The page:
Date of Award


Document Type

Open Access Master's Report

Degree Name

Master of Science in Civil Engineering (MS)

Administrative Home Department

Department of Civil and Environmental Engineering

Advisor 1

Jennifer Becker

Committee Member 1

Daisuke Minakata

Committee Member 2

John Gershenson


Water security has become a large issue with populations rising and weather patterns changing to drier and hotter conditions in southern Africa. Lesotho, a mountainous country landlocked by South Africa, is responsible for a large amount of the rainfall in southern Africa. As such, Lesotho provides water to South Africa in exchange for national economic growth. Lesotho, however, is also prone to droughts and with water reserves being sold to South Africa, water security has become a national issue. This study looked at Lesotho’s current water use habits and found that graywater reuse could lead to much more available water. The purpose of this study was to determine if recycled graywater would be a suitable replacement for improved water when irrigating edible gardens in Lesotho.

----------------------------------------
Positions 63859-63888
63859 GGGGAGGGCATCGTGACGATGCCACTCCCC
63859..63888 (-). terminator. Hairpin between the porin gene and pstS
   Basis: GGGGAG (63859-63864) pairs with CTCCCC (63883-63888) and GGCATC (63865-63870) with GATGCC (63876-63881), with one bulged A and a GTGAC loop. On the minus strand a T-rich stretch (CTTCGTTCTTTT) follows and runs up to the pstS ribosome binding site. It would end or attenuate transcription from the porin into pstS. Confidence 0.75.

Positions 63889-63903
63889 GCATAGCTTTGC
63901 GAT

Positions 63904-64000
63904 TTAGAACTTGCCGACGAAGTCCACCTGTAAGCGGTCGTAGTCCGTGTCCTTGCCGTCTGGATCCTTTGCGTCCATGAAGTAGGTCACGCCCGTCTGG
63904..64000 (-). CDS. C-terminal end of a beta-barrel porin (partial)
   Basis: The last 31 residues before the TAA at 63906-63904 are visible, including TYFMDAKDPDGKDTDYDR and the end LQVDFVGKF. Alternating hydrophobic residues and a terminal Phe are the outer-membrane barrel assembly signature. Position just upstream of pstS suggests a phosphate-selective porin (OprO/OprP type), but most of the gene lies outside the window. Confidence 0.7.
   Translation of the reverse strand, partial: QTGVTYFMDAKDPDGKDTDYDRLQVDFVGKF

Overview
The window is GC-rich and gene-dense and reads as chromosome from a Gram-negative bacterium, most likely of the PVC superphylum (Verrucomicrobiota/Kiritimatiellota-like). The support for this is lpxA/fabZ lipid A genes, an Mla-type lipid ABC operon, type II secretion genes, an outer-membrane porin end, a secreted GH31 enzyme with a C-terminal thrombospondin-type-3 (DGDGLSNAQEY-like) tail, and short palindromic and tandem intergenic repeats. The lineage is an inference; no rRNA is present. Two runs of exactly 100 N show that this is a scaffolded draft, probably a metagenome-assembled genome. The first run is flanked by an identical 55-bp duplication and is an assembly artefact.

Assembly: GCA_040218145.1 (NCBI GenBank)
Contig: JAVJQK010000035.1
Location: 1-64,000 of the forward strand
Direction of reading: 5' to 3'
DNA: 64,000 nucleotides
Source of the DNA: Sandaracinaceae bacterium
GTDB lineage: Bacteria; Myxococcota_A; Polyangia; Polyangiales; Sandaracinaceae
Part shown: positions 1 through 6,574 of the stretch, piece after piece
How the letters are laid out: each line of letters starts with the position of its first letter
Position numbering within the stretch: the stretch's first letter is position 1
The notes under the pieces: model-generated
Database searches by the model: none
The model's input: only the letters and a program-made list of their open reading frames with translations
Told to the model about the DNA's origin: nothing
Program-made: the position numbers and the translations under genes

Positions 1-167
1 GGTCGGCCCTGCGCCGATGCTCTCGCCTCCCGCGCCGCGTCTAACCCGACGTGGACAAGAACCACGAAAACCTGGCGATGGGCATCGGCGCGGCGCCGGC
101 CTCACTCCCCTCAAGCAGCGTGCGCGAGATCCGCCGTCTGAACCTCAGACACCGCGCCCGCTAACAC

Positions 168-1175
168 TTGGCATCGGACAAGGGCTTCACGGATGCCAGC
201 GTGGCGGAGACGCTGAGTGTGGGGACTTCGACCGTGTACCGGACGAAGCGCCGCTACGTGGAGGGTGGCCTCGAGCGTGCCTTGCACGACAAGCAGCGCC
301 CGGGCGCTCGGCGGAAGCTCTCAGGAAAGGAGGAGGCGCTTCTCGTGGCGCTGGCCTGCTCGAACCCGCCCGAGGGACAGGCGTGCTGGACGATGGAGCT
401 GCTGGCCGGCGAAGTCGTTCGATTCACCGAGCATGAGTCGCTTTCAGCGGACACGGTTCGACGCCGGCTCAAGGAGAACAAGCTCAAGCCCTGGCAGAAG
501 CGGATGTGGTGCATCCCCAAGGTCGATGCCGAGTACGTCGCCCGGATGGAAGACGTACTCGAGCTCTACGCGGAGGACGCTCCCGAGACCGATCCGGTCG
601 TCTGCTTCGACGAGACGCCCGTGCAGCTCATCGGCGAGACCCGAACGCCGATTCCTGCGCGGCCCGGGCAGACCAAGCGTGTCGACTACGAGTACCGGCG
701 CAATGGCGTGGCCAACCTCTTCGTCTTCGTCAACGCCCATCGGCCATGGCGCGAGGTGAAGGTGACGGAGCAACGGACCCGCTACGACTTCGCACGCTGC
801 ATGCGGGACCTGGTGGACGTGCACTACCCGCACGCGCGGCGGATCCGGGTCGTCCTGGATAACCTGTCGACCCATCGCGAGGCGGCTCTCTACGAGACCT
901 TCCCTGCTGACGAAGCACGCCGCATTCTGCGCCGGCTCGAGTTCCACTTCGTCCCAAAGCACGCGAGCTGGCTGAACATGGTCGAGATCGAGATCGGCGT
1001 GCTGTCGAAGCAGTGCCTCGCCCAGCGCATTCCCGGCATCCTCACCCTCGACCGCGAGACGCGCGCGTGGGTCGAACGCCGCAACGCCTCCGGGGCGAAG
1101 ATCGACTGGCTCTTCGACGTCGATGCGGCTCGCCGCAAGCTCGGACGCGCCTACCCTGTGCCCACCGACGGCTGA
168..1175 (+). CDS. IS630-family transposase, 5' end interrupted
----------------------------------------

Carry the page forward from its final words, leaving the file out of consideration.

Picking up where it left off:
A typical garden was constructed as well as a graywater collection system. The study was conducted using baby spinach plants that were treated with graywater irrigation or improved water irrigation. The garden was divided into separate treatment rows that were randomly assigned. The study garden went through a single growing season and then plants were measured for physical characteristics.

It was found that there was no statistical difference between the two treatments in any of the measurement types. The results of the study suggest that there is no difference in the physical growth of spinach plants when graywater is used as an irrigation source.